The word Peace has invaded Israel over the past months like a flight of dangerous birds from a far-away land. Half the country busies itself with figuring out how to get rid of these pests and the other half wants to learn how to live with them. “Security”—that’s a word everyone knows how to live with, what it looks like, what its absence breeds. But Peace? This is a strange bird.
During the snow storm that attacked Israel in mid-December, I had the good fortune to see what Peace looks like. Spending two days in the Emergency Room of Shaare Zedek Hospital in Jerusalem as a “healthy” person accompanying a “sick” person, I witnessed the possible face of a peaceful Jerusalem.
The first sign that Peace was present was that the hundreds of people filling the rooms and corridors of the ER wore a fierce variety of costumes. Some wore white or green matching pants and shirts. Men wore baseball caps, kippot of all sizes and colors, black furry hats and ear muffs. Women wrapped their heads with turbans from all the colors in the rainbow. Some girls wore skirts to their ankles and others tight leather pants that hugged their legs with violence. All had eyes, ears, noses and mouths. From these mouths a cluster of languages burst forth like grapes in summer: Hebrew, Arabic, English, French, Russian, Amharic, Yiddish, Japanese, Tourist, Worry (scrunched nose and cheeks, eyes half-closed) and Hand (“Help!”)
Religious symbols and names dangled from necks and name tags from shirts. The men and women racing around with the name tags were the helpers—people like you and me who suffer tzurris, fears and maybe bad dreams at night, but who can function during the day. These helpers were multi-taskers who never lost their focus. They worked as a team and I never heard any shouting, not once, except from a needy woman who was new in the ER and didn’t understand that the helper answering her question as best as she could was also taking care of 30-50 other people with similar questions. The needy woman’s loud outburst did not last long. Someone with a large name tag knew how to calm her.
All these helpers had jobs, from the floor washer to the professor, and they all carried out their roles as best they could under the circumstances. The circumstances were the hundreds of needy people who had slipped on the ice in Jerusalem and broken a bone or suffered kidney failure or couldn’t pass urine or a thousand other complications that the human body offers on the cold days, as it does on the hot. The needy were easy to identify: Pain written on their foreheads, an IV stand next to them like a shadow, moans coming from deep in their chests or a scary silence from their depths.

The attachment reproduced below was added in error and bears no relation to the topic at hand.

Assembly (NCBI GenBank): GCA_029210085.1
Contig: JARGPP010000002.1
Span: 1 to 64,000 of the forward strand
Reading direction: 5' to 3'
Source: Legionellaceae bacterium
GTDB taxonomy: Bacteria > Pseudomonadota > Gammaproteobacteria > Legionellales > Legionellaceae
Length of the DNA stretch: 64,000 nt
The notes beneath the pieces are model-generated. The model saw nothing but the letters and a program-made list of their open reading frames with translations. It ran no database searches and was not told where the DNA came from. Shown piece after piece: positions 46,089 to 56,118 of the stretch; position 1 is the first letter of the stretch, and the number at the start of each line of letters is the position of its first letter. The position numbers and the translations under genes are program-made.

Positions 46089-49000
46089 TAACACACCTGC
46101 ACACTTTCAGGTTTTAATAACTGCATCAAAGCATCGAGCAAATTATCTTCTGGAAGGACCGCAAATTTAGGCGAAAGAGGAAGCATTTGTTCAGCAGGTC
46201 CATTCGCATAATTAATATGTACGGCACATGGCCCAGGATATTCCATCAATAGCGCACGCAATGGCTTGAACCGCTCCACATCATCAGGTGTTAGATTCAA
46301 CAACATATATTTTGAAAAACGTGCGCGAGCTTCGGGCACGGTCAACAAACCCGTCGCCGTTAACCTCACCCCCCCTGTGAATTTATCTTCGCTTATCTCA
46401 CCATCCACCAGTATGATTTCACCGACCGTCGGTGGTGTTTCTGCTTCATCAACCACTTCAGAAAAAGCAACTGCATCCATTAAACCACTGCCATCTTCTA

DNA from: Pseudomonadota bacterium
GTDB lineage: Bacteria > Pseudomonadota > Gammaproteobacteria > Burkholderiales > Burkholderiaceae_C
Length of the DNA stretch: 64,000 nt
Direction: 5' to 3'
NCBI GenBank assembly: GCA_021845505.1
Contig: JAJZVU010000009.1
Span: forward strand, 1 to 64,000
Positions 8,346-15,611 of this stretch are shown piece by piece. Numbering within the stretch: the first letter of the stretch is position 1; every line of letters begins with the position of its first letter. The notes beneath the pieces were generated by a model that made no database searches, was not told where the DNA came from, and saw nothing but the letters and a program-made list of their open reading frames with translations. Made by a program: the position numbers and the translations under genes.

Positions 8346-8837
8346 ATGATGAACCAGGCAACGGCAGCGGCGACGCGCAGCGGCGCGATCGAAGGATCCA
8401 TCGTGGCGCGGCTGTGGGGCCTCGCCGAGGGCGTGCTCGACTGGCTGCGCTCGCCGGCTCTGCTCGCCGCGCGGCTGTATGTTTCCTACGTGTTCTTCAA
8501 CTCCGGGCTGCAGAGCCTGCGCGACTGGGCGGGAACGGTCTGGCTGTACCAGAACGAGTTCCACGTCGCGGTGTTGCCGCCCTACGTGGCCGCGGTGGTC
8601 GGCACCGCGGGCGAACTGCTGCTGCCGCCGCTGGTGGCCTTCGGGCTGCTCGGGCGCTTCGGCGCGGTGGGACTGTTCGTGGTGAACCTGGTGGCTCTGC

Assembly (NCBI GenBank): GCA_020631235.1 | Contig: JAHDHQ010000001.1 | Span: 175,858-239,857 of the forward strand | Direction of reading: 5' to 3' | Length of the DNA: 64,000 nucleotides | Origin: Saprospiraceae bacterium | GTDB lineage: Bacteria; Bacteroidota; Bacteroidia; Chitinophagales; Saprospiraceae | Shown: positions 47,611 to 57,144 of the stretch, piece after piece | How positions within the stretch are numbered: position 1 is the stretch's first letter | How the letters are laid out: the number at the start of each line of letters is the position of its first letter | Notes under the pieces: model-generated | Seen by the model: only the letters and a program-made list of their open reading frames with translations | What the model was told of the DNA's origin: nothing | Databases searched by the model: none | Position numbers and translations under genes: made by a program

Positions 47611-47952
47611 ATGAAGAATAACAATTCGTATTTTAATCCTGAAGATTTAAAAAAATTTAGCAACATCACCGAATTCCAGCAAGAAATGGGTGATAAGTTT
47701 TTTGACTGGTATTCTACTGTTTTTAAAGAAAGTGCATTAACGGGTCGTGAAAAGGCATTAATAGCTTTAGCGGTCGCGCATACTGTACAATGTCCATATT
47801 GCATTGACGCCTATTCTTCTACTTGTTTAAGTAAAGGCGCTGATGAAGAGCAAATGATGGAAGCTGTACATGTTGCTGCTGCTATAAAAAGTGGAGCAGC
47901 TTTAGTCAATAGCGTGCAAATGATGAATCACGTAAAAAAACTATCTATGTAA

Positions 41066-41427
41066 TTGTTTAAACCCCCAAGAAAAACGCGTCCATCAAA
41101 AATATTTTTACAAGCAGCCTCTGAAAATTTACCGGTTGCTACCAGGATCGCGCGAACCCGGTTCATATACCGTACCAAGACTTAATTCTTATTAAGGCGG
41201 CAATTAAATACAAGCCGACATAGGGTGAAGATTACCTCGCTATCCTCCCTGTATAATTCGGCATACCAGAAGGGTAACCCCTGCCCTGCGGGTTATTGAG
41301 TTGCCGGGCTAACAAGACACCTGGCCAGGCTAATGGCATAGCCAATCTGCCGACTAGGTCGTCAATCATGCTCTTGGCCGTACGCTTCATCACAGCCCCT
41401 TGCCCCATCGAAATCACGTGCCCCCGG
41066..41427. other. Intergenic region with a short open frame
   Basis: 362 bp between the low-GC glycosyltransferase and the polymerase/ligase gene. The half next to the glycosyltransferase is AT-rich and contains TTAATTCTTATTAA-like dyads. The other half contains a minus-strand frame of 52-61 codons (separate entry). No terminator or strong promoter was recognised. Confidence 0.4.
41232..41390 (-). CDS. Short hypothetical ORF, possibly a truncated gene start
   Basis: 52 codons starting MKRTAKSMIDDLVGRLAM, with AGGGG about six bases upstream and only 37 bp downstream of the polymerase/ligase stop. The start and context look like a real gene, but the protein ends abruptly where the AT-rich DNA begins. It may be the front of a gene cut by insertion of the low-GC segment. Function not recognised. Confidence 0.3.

Hovering over around and through the bustle were a band of angels. Some wore the uniform of Beit Yaakov high school girls and they offered free sandwiches from Ezer m’Zion. Others were volunteers from all walks of life who gave hot soup even to people like me who were only keeping a needy man company while he waited.
A bizarre calm reigned in the bustling room and by the 9th or 10th hour, I realized that this calm in the midst of bustle was what Peace might look like. It was really a marvelous sight to see, this microcosm of what I called Peace. Nobody’s vision of God or two states or one state got in the way. What mattered was the water accumulating in someone’s lungs, the clogged heart, broken wrist, fainting spell, sore knee.
Everyone in the ER waited, sometimes for two hours and sometimes for two days. It was that kind of place. You had to wait because there were so many people crowded into such a small space. Either you could kill each other or wait patiently together. There were drugs to help those writhing in pain and once the writhers were Optalginned into feeling no pain, they too waited their turn for a verdict: Go home; take pills; sleep in the ER; wait for CT; advance to Surgery; Hospice.
In the ER of the frozen City of Peace everyone waited, some for the angel of death and some for the angelic nurse or doctor who asked kindly what kind of pain it was, how often it came, how long it lasted and then felt the liver or spleen or leg with delicate intentional fingers.
During this waiting and watching, I realized that the secret to achieving Peace in this frantic cold piece of geography is to realize we are all needy, wounded and in pain, some more than others, everyone at various times. What unites us all, no matter what language we speak, are bodies that betray us.
When I want to relax, I will not return to the ER, but I will go there again when I need hope. I will go back to the room for hope to see people who look so different on the outside, wearing their symbols around their necks, on their heads or under their shirts, sitting together, sharing their stories, supporting each other while waiting.
Peace, like a strange bird, is loud as a scream, soft as a moan, crazy and painful as pishing through a plastic tube. Peace hurts. But Peace is the only cure for what ails us.